An important skill of the consultant at Precedent is to bring together all interested parties, to find out what they really really want, and to marry that to what they can really really get.
In complex organisations this is quite hard. Membership organisations, universities, NHS trusts, central & local government and most financial services companies are often like this. Made up of multiple communities, they often have diverging agendas and different appetites to support digital change.
So marketing might be tasked with building reputation and driving growth, IT with containing costs, operations with improving customer experience and product management with innovating. These are all reasonable goals, but don’t necessarily share the same approach or digital needs.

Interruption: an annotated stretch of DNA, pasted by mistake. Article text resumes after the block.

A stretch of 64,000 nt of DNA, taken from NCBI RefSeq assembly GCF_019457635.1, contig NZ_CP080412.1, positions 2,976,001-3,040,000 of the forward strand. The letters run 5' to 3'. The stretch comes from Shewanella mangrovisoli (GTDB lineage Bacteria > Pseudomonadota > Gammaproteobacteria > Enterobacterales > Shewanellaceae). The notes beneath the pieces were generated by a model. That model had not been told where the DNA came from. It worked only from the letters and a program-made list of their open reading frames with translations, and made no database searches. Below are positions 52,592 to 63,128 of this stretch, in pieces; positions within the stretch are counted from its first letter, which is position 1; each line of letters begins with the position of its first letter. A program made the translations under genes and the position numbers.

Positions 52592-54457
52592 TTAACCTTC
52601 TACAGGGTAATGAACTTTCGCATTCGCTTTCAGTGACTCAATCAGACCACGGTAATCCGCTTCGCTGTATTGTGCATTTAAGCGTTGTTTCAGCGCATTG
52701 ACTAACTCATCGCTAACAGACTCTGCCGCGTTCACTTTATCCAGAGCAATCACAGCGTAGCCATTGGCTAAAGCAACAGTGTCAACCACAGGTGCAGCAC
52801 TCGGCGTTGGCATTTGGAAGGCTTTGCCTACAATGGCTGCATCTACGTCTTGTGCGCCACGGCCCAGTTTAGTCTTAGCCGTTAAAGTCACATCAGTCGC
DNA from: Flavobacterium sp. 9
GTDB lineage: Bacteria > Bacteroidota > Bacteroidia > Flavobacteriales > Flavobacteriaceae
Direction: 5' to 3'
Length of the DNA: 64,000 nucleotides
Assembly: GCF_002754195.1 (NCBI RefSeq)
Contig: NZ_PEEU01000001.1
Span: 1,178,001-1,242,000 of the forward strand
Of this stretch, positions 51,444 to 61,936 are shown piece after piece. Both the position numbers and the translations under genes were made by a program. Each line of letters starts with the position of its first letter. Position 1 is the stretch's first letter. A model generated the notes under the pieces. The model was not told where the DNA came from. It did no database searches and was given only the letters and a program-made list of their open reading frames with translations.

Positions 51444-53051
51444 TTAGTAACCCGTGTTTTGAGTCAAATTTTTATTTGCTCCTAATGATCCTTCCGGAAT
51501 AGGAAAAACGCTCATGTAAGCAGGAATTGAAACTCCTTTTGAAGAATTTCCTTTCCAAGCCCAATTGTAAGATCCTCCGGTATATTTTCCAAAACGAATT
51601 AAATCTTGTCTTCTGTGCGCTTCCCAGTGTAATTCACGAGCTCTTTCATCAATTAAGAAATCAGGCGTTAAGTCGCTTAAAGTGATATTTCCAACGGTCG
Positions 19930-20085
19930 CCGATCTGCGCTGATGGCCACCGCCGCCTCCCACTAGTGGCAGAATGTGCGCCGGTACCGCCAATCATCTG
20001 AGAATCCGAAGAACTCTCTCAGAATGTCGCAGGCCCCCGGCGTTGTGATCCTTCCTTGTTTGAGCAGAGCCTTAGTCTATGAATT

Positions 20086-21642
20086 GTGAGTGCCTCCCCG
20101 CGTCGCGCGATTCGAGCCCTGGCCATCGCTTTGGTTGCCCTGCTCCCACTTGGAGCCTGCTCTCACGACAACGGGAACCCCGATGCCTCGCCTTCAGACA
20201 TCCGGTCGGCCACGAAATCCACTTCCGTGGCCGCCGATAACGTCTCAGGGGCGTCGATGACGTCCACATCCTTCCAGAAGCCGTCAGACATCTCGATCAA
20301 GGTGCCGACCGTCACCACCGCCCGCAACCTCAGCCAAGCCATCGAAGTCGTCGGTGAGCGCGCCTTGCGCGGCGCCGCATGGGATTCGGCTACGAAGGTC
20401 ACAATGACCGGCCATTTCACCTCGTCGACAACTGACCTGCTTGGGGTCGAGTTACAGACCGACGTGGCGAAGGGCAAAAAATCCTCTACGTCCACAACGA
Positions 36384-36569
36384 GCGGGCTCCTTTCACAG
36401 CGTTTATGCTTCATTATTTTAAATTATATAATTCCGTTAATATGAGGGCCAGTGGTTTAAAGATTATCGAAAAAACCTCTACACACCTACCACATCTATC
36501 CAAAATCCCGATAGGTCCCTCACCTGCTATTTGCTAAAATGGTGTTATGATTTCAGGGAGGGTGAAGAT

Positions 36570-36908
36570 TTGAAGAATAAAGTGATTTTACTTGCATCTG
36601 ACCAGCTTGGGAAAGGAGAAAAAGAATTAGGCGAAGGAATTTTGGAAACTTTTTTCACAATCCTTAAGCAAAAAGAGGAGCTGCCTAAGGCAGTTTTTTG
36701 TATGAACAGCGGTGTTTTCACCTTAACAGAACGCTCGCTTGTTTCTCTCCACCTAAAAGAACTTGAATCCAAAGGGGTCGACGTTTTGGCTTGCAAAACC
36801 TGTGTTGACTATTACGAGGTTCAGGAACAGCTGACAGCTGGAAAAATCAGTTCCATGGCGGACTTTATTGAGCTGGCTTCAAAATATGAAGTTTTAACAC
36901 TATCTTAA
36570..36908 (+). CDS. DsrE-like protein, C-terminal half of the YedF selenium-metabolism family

Reconciling them can be tricky, but it vital in order to create a coherent digital presence for your audiences. When projects go wrong it’s usually because internal stakeholders have siloed agendas.
The simplest solution is still the best: get everyone round a table and encourage them to talk. Talk about their hopes, fears, presumptions, and requirements. If you can tease these out – especially those unspoken assumptions people often don’t think are worth mentioning, then you can go a long way towards reconciling different demands, making commonsense trade-offs, getting agreement and building trust.
Still, getting everyone aligned might take more than a round-table chat with tea and biscuits (note, quality biscuits do improve meetings, fact). So you may need to consider escalating to having one-to-one talks, or even getting divergent opinions to write a position statement.